Indiana Primary Cheat Sheet

Everything you need to know for Tuesday’s Hoosier State showdown.

Donald Trump speaks during a campaign stop in Fort Wayne, Ind., on Sunday.
AP Photo/Darron Cummings
May 2, 2016, 11:56 a.m.

After dominating last week’s primaries in the northeast, Donald Trump and Hillary Clinton are seeking knockout blows in Indiana. Here’s what you need to know before the results start rolling in Tuesday:

Poll times: The polls are open from 6 a.m. to 6 p.m. local time, so all polls in Indiana will close by 7 p.m. ET.

Results: The Associated Press will report the results here as they come in.

Delegates: The Republicans have 57 total delegates up for grabs, 30 of which go to the overall statewide winner. The other 27 are awarded to the top vote-getter in each of the state’s nine congressional districts. The Democrats have 83 pledged delegates at stake, as well as nine super delegates, who are free to support any candidate.

What to watch for: If recent polling is correct, Trump has an opportunity to sweep all 57 of Indiana’s delegates, which would be a devastating blow to Ted Cruz and the “Stop Trump” movement. An NBC News/Wall Street Journal/Marist survey found the real estate mogul with a 15-point lead over the senator from Texas. Trump should run particularly strong in the blue-collar 1st District, which is situated in the northwestern part of the state, and the 8th and 9th districts further south. Cruz’s best chance for success will likely come in the conservative 3rd District, located in the northeastern corner of the state, and the 5th District in central Indiana, which boasts the highest share of college-educated voters. Despite his pact with Cruz, John Kasich is still polling in the double-digits in Indiana and could rack up support in the eastern region, which shares a border with Ohio.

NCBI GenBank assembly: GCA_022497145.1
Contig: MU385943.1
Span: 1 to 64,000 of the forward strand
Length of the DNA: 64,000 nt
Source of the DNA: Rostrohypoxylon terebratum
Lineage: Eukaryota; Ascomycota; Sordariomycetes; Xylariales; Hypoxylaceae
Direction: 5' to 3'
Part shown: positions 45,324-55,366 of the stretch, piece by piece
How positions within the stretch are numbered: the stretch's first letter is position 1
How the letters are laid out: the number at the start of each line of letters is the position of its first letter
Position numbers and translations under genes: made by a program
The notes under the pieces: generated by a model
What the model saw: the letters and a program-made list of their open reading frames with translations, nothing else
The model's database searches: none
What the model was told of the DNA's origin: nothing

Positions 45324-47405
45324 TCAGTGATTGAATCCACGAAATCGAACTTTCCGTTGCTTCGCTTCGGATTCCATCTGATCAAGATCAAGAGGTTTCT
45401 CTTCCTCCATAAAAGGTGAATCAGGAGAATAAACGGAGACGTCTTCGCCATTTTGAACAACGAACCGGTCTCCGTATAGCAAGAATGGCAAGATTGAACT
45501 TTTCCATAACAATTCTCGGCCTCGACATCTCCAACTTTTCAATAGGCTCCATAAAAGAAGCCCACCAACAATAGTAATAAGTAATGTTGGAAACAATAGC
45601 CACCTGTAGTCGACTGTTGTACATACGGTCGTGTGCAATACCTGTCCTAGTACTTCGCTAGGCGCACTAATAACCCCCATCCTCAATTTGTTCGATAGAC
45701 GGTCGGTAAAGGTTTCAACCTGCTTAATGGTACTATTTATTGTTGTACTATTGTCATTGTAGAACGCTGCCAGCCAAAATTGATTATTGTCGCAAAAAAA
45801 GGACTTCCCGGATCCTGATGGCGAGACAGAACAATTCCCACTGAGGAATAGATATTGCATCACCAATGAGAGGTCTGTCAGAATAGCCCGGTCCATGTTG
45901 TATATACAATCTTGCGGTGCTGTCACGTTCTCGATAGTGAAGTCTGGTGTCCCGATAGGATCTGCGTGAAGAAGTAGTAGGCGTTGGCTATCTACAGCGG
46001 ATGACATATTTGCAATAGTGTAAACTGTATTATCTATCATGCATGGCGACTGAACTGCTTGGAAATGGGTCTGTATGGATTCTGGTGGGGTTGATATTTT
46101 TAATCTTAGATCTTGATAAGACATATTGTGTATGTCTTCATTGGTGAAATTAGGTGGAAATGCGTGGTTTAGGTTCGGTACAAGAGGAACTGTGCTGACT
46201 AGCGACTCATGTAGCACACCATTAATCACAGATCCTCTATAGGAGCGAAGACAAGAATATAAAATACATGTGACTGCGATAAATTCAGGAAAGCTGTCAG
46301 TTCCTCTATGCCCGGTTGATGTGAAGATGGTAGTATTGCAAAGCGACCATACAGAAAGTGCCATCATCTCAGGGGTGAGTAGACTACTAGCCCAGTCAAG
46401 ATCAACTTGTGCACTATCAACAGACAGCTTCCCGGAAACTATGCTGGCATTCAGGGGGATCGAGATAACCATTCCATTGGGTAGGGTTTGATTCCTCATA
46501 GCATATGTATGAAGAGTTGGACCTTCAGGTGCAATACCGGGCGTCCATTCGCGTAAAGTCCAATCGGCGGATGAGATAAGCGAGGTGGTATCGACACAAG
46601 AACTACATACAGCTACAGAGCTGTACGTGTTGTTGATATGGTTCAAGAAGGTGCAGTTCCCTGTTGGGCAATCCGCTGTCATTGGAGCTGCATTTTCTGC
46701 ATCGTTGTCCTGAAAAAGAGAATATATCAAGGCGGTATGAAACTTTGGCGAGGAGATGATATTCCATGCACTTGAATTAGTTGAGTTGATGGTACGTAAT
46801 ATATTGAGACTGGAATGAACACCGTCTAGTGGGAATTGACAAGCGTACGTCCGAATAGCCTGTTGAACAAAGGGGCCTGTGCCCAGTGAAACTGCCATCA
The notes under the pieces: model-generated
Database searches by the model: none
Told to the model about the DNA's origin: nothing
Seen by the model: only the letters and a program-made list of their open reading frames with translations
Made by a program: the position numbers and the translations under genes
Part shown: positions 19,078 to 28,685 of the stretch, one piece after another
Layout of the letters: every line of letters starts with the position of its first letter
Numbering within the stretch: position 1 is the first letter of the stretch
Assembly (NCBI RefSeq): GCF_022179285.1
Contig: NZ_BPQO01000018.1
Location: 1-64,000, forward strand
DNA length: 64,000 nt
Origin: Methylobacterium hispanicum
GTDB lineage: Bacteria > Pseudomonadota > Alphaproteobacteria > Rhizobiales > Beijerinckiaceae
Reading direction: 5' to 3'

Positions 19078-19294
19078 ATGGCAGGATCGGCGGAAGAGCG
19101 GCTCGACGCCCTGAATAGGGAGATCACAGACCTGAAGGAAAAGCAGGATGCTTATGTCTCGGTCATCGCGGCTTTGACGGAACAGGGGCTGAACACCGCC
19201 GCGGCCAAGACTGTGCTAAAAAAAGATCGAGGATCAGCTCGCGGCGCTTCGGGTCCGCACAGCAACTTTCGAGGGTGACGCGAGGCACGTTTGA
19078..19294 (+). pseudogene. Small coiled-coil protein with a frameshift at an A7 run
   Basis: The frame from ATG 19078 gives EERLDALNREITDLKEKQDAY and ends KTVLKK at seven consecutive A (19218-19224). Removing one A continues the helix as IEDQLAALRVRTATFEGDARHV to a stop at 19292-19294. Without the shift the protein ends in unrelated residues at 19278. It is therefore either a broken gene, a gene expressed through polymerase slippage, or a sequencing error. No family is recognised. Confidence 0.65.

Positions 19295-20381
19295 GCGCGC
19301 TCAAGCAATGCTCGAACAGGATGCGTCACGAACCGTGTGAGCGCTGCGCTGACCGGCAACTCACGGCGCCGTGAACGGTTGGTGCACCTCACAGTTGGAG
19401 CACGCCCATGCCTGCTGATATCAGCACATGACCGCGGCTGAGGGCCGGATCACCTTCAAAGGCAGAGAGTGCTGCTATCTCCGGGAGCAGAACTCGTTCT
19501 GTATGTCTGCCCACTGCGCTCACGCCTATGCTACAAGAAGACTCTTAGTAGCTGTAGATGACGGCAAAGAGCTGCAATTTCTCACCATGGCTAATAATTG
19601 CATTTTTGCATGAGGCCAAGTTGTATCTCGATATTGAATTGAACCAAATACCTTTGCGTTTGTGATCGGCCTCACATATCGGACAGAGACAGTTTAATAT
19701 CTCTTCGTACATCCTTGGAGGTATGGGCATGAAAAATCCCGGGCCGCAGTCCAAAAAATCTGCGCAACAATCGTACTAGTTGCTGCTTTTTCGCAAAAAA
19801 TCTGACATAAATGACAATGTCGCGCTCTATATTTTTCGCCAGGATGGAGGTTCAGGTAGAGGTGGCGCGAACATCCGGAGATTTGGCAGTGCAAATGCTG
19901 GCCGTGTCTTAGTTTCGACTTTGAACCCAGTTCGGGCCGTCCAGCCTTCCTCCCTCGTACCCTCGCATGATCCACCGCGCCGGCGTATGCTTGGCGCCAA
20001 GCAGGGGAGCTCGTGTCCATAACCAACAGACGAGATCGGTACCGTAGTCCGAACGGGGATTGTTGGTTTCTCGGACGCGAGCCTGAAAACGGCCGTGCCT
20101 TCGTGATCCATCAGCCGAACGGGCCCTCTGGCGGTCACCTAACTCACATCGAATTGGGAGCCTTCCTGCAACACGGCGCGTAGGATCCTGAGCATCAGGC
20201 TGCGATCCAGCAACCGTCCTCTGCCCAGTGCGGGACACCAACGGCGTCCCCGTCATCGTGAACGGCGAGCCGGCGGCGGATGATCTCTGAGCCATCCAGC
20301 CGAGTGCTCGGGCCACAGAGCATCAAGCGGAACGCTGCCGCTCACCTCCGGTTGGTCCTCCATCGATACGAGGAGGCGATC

On the Democratic side, the race is looking as tight as it was in 2008. The NBC/WSJ poll showed Bernie Sanders trailing by 4 points to Clinton, who beat Barack Obama in Indiana by 1.4 points eight years ago. Obama performed best in the vote-rich counties of Marion (home to Indianapolis), Lake (home to Gary), and Allen (home to Fort Wayne), while Clinton largely cleaned up in the rest of the state. But this time, Clinton will likely run better in the population centers and Sanders in the more rural areas. The state’s open primary system should help the Vermont senator, who has been buoyed by independent voters throughout the campaign.

Looking ahead: After Tuesday, the June 7 California primary is the most important contest left on the calendar. Of the 445 GOP delegates still on the board after Tuesday, nearly 40 percent come from California. And the Golden State accounts for more than half of the remaining 926 pledged Democratic delegates.

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